As it was, Rotz and Buffle set a slow enough pace, with Buckpasser never more than three lengths away. Buffle went the first quarter in 24 3/5 and the half-mile in 48 3/5. His six-furlong time was 1:12 2/5 and the mile was run in 1:36 4/5. One now sensed that Buck-passer had him measured for a quick stretch duel. And, sure enough, just after the pair left the quarter pole, Braulio Baeza put Buckpasser on the lead. It looked as if it was all over right then—but Buckpasser—even running out front—is no ordinary horse.
Having taken the lead, Buckpasser appeared to go into one of his not unusual loafing acts with an eighth of a mile to go. "He had it won," Phipps said later, "and tried to pull himself up." Not so, Baeza corrected. "He noticed the starting-gate tractor marks at the eighth pole and actually made a little jump over them. I hit him once and he went on about his business." Buckpasser's last quarter was a splendid, businesslike 25 seconds on the way to a final clocking of 2:01 4/5.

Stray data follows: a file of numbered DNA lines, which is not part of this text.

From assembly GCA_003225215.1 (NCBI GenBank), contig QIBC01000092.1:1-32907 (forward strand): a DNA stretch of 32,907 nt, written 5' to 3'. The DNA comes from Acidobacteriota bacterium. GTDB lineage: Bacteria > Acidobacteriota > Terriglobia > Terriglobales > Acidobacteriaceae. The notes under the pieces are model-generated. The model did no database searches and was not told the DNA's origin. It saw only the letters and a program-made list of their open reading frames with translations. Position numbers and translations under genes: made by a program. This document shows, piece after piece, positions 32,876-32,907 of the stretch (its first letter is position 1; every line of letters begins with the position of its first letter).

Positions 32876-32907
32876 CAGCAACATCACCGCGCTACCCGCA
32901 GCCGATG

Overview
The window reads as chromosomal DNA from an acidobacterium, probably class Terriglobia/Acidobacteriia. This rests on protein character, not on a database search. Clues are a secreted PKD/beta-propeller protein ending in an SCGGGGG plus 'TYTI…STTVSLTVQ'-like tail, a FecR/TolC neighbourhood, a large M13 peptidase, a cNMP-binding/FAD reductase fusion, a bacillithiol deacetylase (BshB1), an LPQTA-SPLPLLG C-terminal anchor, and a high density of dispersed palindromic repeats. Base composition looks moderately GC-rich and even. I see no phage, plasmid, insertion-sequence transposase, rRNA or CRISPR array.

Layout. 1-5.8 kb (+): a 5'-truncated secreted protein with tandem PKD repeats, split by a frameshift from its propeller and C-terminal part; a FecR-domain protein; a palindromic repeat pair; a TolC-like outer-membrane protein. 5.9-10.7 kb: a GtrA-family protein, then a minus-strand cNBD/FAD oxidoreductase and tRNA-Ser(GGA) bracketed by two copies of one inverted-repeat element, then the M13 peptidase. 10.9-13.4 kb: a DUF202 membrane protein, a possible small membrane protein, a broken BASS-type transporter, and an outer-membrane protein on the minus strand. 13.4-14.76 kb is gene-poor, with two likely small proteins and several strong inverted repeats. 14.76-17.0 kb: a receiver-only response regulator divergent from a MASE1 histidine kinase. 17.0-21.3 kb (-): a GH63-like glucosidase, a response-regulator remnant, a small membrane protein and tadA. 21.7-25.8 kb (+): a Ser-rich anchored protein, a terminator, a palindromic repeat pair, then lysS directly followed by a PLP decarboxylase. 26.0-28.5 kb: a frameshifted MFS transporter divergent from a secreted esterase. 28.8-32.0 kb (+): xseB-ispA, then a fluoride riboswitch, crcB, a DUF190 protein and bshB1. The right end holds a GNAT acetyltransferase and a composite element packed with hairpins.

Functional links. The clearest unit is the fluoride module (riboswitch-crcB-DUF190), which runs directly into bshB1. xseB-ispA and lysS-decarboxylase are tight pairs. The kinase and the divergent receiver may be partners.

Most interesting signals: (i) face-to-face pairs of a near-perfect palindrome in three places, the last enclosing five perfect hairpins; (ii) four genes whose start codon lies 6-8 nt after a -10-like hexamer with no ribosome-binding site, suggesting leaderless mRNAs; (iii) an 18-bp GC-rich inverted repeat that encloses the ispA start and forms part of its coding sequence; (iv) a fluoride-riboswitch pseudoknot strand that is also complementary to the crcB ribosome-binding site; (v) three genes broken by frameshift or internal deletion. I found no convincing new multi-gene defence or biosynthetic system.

Less than a year ago Eddie Neloy took over the training of the Phipps's horses from retirement-minded Bill Winfrey. Neloy has steadily increased the successes of the country's most prosperous stable. And last week Buckpasser sent him once more to the winner's circle, along with Phipps and Baeza. The nervous and exhausted Neloy looked at another former Winfrey employer, Alfred Vanderbilt, and shuddered, "Now I know why Winfrey went to live in Switzerland!"